To this end, the Rebbe looked into various ways to ease the economic plight of his chassidim - and others as well. He offered suggestions that, in effect, left an imprint on all sectors of Israeli society in different ways. He was accessible to all, because he cared about all of them. I think the following vignette sums up his essence and conveys to us what our relationship with our fellow Jew should be.
When the Rebbe married off his first grandchild, the chassidim asked whether they should wear their shtreimels (a practice usually reserved for close family) at the wedding. The Rebbe told them to ask an elderly chasid who had lived in Gur. The man recalled that those who were close to the Rebbe would wear their shtreimels. When the Rebbe heard this account, he said, "Everyone is close to me."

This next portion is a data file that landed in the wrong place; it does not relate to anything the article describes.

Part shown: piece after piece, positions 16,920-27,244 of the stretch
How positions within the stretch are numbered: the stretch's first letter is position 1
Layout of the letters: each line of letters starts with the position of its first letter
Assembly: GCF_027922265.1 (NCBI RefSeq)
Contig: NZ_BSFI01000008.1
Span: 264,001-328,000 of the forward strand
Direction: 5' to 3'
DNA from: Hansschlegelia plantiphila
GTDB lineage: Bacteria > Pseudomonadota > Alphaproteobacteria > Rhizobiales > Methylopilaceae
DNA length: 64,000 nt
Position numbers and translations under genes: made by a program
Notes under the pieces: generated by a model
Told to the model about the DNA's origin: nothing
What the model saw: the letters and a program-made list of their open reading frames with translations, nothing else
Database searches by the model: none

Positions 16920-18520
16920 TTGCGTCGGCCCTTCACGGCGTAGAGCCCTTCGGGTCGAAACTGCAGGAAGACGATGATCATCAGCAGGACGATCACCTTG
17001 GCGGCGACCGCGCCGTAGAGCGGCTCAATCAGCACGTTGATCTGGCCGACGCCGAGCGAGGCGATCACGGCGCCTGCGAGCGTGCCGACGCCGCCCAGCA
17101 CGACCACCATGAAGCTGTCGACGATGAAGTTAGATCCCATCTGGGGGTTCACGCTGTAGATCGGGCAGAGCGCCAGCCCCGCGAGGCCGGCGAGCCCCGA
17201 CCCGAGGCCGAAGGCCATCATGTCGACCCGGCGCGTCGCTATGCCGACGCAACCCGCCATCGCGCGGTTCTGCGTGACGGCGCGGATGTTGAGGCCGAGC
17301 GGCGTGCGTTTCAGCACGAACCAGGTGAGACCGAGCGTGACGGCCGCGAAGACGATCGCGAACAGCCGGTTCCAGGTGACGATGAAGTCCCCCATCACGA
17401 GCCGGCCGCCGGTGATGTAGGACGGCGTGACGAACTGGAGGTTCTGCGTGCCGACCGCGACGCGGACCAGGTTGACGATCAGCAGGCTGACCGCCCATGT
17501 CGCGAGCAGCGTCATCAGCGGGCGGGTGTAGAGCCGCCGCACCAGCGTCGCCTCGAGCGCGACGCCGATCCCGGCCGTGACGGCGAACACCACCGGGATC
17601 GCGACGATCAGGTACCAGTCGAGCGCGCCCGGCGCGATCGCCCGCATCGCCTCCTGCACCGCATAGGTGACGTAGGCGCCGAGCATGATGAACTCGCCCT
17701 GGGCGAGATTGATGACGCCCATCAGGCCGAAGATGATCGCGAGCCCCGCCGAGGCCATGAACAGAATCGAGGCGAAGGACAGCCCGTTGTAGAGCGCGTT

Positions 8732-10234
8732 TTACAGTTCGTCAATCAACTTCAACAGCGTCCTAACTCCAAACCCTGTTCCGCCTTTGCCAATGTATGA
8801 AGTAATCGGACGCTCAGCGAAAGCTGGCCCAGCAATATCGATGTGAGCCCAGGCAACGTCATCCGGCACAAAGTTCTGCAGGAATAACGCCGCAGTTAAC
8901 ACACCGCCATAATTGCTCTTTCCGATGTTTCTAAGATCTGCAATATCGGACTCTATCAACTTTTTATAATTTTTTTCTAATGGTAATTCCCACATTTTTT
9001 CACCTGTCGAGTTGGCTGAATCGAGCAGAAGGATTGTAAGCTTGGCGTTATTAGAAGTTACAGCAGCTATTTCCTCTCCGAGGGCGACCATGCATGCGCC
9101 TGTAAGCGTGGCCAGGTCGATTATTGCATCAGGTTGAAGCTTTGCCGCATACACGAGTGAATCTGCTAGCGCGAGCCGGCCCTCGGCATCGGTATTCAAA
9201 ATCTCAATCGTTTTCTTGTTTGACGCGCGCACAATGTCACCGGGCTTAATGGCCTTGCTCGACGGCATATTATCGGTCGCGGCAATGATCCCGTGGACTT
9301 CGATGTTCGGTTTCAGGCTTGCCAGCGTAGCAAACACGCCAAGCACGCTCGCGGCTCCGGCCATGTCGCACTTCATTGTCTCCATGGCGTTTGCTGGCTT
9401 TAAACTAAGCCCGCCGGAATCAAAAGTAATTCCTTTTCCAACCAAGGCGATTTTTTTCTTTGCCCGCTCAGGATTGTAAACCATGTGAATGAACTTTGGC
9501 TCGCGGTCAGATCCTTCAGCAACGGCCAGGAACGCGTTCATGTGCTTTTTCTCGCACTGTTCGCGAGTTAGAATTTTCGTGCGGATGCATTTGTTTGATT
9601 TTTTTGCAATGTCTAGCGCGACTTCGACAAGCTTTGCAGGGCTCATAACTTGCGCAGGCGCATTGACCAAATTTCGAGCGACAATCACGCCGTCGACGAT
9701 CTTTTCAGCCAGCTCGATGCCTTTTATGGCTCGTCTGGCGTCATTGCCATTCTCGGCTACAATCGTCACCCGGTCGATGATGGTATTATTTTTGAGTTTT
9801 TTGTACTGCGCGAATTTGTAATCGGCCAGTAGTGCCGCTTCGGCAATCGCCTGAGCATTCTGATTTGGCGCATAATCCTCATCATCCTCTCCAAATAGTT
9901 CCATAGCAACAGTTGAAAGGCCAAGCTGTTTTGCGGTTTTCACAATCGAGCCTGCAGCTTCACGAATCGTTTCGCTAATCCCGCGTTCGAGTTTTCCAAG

Kadesh es Shimcha al makdishei Shemecha - Sanctify Your Name through those who (cause others to) sanctify Your Name.
There is a difference between makdishei Shemecha and mekadshei Shemecha, in that makdishei is the hifil form of the verb which implies a meaning of "Sanctify Your Name through those who," cause others to sanctify Your Name. This contrasts the meaning of mekadshei Shemecha which refers to those who personally sanctify Hashem. What is the difference? One who acts l'shem Shomayim, for the sake of Heaven, and sanctifies Hashem's Name succeeds in carrying out his goal by virtue of his actions. One who is talui b'daas acheirim, who is dependent upon the will and acceptance of others, does not succeed in his Kiddush Hashem unless others also are encouraged to verify their conviction and elevate their belief in Hashem. Thus, we ask Hashem that our efforts to encourage others to affirm their belief in Him meet with success, so that Hashem's Name be spread throughout the world.
We may note that as the day begins, our focus is on how we can attract and inspire others. We care not only about ourselves; we want to reach out to others. This has a double result: Hashem's Name is increased and elevated, and we demonstrate our care for others.